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April 16th, 1801
The little boy has already asked his mother about the stone. She told him it wasn’t a stone, it was a seed. The boy knows what you do with seeds, he watches his father and brother in the fields.
He chooses the spot carefully, a bare patch of earth, slightly damp, but not too wet. He digs up a handful of earth.
Is it deep enough? No, he decides. He wants the seed to be safe, deep inside the earth where he imagines it will be warm. He digs for a bit longer, but it is hard work and he soon decides it must be deep enough.
He puts the seed in the hole. For a moment he is sad, because he won’t be able to see it any longer after he buries it, but then he thinks it will be safe, and have a place to grow. He whispers good-bye, and fills the hole, hoping there is something good for supper.
June 21st, 1818
It was her skirts that were stopping her from jumping up and climbing. She could not take them off and there were so many. But the tree was so tempting. It was not very big, but no matter, she was small, it was the prefect fit, she’d seen the boys climbing. It was only her skirts.
The chin-strap of her bonnet itched and the sun was too bright. She reached up and her finger-tips just brushed the lower-most branch. But she wasn’t allowed. She couldn’t get her skirts dirty.
So much was just out of her reach, it was only her skirts.
July 12th, 1940
The sun is just setting, it casts a golden glow through the leaves of the acorn tree. The young man and the young lady stand together at it’s base. The woman cries gently, silently.
“Please.” Is all she says.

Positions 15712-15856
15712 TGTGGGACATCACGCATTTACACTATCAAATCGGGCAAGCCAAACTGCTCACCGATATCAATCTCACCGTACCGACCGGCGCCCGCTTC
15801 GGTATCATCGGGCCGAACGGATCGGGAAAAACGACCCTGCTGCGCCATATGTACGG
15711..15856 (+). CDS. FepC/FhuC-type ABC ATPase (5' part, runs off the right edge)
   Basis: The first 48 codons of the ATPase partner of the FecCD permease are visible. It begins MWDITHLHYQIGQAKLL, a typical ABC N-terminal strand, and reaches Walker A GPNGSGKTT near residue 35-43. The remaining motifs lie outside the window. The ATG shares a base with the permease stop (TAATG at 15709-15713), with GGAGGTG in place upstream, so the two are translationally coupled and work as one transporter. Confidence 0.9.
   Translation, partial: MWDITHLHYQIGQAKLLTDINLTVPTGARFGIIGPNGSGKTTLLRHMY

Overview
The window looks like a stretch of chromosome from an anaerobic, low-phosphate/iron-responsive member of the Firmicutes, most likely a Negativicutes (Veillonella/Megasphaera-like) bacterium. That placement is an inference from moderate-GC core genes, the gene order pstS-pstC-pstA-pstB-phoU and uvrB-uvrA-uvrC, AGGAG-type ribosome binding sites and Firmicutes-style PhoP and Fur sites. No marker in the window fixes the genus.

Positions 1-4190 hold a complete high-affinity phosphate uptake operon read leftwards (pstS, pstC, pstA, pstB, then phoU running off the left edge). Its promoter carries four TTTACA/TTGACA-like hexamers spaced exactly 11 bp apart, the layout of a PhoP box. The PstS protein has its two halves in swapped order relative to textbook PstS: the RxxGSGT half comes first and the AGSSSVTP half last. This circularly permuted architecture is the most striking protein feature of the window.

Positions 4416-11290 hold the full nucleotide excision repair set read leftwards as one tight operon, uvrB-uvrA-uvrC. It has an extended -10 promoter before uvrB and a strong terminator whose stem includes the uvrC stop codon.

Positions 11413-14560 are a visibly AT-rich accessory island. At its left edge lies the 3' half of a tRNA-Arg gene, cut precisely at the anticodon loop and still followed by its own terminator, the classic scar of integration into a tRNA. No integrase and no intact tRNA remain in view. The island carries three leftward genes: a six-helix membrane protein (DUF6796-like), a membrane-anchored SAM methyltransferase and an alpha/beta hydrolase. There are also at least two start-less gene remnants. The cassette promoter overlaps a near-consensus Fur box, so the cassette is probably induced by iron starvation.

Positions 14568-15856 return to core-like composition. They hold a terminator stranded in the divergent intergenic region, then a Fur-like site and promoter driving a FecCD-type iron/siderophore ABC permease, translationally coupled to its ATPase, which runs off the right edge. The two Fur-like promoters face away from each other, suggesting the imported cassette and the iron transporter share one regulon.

The young man brushes the trunk of the tree with his finger tips. He takes out a knife. He carves a small heart.
“I’ll come home.”
The girl places her hand on her stomach, and nods.
October 17th, 1941
The woman sits beside the tree. She closes her eyes and a tear leaks through her lids. The runs her fingertips over the heart.
May 28th, 1982
The young girl has a plan. Her hair is dragged back into a hasty ponytail. She carries a jar of nails, a hammer and excitement. The tree’s perfect for a fort. Two branches form a V-shape. Just right.
She picks up her hammer, a nail and a piece of wood she brought here earlier. She holds the stick up to the tree and begins to hammer.
The noise is ugly. She stops, not liking the echoes. She starts again, she feels the resistance when the nail bites into the trunk of the tree. She hammers once more. A bird leaves its nesting place. She lets the hammer fall. She no longer wants to build a fort.
The girl takes a step backwards, onto a nail. It pierces her skin, and she can see blood. She looks at the tree, and imagines blood pouring down it’s trunk. She turns and runs.
It’s the man’s last job of the day, after this, he’ll get to go home, see his wife, his children.
He’s looking at the tree. It’s big and the light filtering through it’s branches has a golden hue. It’s canopy is enormous, stretching across the sky, and little pieces of blue peek through. There’s a heart carved into the trunk, but the man doesn’t see this, he’s thinking that the trunk is awfully wide and it might be hard to cut down. It’s an oak thee he realizes, picking up an acorn laying on the ground.
It’s hard to believe, he thinks, that something so small can grow to be so big.
He fiddles with his thick protective gloves and, shrugging his shoulders, takes a last look at the tree. Then he heads to his truck to retrieve and chainsaw, and finish the last job of the day.